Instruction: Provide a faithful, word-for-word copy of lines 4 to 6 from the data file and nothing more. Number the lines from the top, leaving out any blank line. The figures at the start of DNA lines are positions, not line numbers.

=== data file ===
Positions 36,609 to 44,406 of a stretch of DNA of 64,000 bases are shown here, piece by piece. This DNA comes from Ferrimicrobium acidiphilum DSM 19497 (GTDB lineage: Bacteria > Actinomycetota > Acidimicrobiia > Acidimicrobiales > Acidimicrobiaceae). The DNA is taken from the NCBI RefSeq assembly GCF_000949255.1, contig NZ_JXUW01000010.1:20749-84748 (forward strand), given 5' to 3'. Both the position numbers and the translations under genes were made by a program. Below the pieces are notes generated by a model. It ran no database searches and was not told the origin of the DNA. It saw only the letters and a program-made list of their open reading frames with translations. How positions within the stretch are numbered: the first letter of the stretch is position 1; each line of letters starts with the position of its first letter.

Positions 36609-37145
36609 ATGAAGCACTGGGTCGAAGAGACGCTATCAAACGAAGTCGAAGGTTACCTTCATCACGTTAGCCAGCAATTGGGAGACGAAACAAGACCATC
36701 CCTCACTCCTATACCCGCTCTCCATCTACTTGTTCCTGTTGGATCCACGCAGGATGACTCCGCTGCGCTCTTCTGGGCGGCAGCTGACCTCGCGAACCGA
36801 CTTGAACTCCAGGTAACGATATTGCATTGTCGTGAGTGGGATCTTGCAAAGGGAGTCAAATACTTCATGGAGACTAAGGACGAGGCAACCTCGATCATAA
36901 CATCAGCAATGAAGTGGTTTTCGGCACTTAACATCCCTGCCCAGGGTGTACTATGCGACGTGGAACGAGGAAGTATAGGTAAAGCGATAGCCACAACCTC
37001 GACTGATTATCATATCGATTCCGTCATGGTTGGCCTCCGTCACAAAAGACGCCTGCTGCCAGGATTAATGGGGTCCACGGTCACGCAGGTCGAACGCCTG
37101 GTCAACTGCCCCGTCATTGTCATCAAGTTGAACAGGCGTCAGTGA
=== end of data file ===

36701 CCTCACTCCTATACCCGCTCTCCATCTACTTGTTCCTGTTGGATCCACGCAGGATGACTCCGCTGCGCTCTTCTGGGCGGCAGCTGACCTCGCGAACCGA
36801 CTTGAACTCCAGGTAACGATATTGCATTGTCGTGAGTGGGATCTTGCAAAGGGAGTCAAATACTTCATGGAGACTAAGGACGAGGCAACCTCGATCATAA
36901 CATCAGCAATGAAGTGGTTTTCGGCACTTAACATCCCTGCCCAGGGTGTACTATGCGACGTGGAACGAGGAAGTATAGGTAAAGCGATAGCCACAACCTC